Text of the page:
From Our Files - 10 Years Ago
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Thirty Years Ago (1991)
Final plans were being made for Bar-B-Q Days on July 19-21. A total of 7,000 pounds of beef were served in sandwiches which sold for $1.25 each. Noble and Alice Lockrem, residents of BP for 43 years and former owners of the BP Theatre and Bowling Alley, served as Grand Marshals for the Bar-B-Q Days Parade. Reigning over the weekend’s festivities were Miss BP Kari Haas and her attendants, First Princess Bridget Effertz, Second Princess Melissa Wolf, and Miss Congeniality Melanie Wolf.
Candidates for Miss BP were Tammy Bauer, Cindy Berger, Karen Boschee, Laura Bratsch, Shelly Fogarty, Michelle Gransee, Heather Gregory, Jenny Hennen, Amy Higdon, Jennifer Johnson, Michelle Kyes, Candy Lambrecht, Nicole Lange, Brenda Latzke, Noreen Newell, Doreen Otto, Tina Pautsch, Marvelyn Rosario, Lisa Schoknecht, and Angie Schroeder.
Karla Renne of the BP FFA Chapter attended the week-long National FFA Washington Conference Program in Washington D.C.
Debra O’Brien of BP, Marketing Specialist at Hennepin Technical College’s Eden Prairie campus, was presented with the Eden Prairie Chamber of Commerce Golden Apple Award, in recognition of her outstanding efforts to promote the high quality of education and services available at HTC.
BP received a grant from Scott County, including $7,000 to purchase curbside recycling bins, $1,600 to begin a compost site, and $800 to help offset the cost of the spring’s cleanup day.
Selected from more than 200 applicants, BP police officer Kevin Studnicka was hired as a deputy for the Scott County Sheriff’ Office. Originally from Waseca, Studnicka patrolled the streets of BP for nearly five years. He said, “It will be pretty much the same work. I’ll have a wider area of patrol and a larger department. I’ll be starting out pretty close to what I make now, but I’ll climb the ladder faster there; the pay scale is larger.” The 1991 salary range for a BP police officer began at $2,021 per month and reached a ceiling of $2,294 after two years of experience, whereas a Scott County deputy’s salary ranged from $2,130 per month for a beginning salary to $3,042 after five years of experience.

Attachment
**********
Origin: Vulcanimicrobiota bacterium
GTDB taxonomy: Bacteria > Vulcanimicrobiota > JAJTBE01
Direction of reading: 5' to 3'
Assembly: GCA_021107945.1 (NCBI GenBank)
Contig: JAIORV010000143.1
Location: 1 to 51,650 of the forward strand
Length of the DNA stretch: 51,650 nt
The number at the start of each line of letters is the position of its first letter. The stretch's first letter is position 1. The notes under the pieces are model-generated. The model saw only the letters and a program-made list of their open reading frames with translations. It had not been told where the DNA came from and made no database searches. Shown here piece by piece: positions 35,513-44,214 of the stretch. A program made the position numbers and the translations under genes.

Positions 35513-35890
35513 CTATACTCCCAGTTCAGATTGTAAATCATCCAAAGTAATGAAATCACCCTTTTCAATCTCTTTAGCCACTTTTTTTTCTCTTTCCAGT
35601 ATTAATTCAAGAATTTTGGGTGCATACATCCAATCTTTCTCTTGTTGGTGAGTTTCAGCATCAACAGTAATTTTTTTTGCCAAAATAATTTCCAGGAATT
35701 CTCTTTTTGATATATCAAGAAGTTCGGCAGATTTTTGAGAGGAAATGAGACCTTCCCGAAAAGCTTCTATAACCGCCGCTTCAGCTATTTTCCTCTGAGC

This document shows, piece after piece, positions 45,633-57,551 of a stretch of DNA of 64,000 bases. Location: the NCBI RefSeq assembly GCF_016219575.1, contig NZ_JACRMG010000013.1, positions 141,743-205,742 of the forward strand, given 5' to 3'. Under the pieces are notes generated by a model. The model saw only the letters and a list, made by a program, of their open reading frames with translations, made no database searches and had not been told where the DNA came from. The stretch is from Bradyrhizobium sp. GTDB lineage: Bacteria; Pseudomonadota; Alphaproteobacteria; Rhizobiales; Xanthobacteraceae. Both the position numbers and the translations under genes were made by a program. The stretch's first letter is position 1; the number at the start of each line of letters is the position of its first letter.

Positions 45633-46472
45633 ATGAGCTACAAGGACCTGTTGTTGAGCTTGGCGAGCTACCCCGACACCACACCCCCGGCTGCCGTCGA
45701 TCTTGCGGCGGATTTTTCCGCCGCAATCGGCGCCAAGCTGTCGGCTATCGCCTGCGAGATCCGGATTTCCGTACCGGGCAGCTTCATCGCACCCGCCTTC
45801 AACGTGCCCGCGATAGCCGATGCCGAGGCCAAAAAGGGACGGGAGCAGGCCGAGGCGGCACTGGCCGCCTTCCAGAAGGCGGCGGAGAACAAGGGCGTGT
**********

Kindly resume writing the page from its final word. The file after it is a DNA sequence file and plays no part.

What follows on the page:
According to BP Police Chief Steve Rost, “It’s a state law that if you’re under 18, you must wear a helmet and eye protection while riding a moped, and I don’t know one kid in town that wears a helmet here.” As a result, officers in BP wrote and distributed 15 warnings during the previous week, but now they were going to start issuing tickets, which involved going to court and paying a fine, because it was a petty misdemeanor. Rost added that anyone who drove a moped had to have a moped license or a valid driver’s license.
Two sessions of summer school were offered. The first session on Aug. 5-9 included classes in Spanish, Puppet Magic Land, and Sign Language. The second session on Aug. 12-16 included enrichment classes on Computers, Puzzles and Games, Art for Fun, and the V.I.P Express. Each session was for two hours in the morning for five days and the fee was $20.
Twenty-four teams played in a Men’s Slow-pitch Softball Tournament on July 20-21. According to organizer Ruth Westphal with the BP Softball Association, “That was the most teams we have had enter this tournament in the eight years we have had it.”
The BP Tiger Baseball Team recorded its 20th victory of the season on Sunday, July 14, when they defeated Arlington 2-0 in a sparkling effort with Barry Wohler going the distance and Pete Fogarty adding three hits to boost his team-leading batting average. Jeff Bruder also had a multi-hit night with a single, home run, and both RBI. The Tigers held a one game lead in the run for the Carver Central League championship with two remaining games to play.
The BP Grey Tigers played four games that week, losing to Le Center 6-1, losing to Jordan 6-5, losing to Woodbury 11-1, and beating Montgomery 8-6.
60 Years Ago (1961)
Elmer Buszman, native of Hancock Township, Carver County, and his wife, native of Le Sueur County, were given extensive publicity in a St. Paul newspaper upon their adoption of quadruplets from Korea.
Frank Nyblom, father of Lloyd Nyblom of BP, noted that it had been 68 years since he left Sweden and arrived in Blakeley. He worked in the brick yard for three years and then farmed. He recalled that wages for farm work were $16/month and later advanced to $25/ month.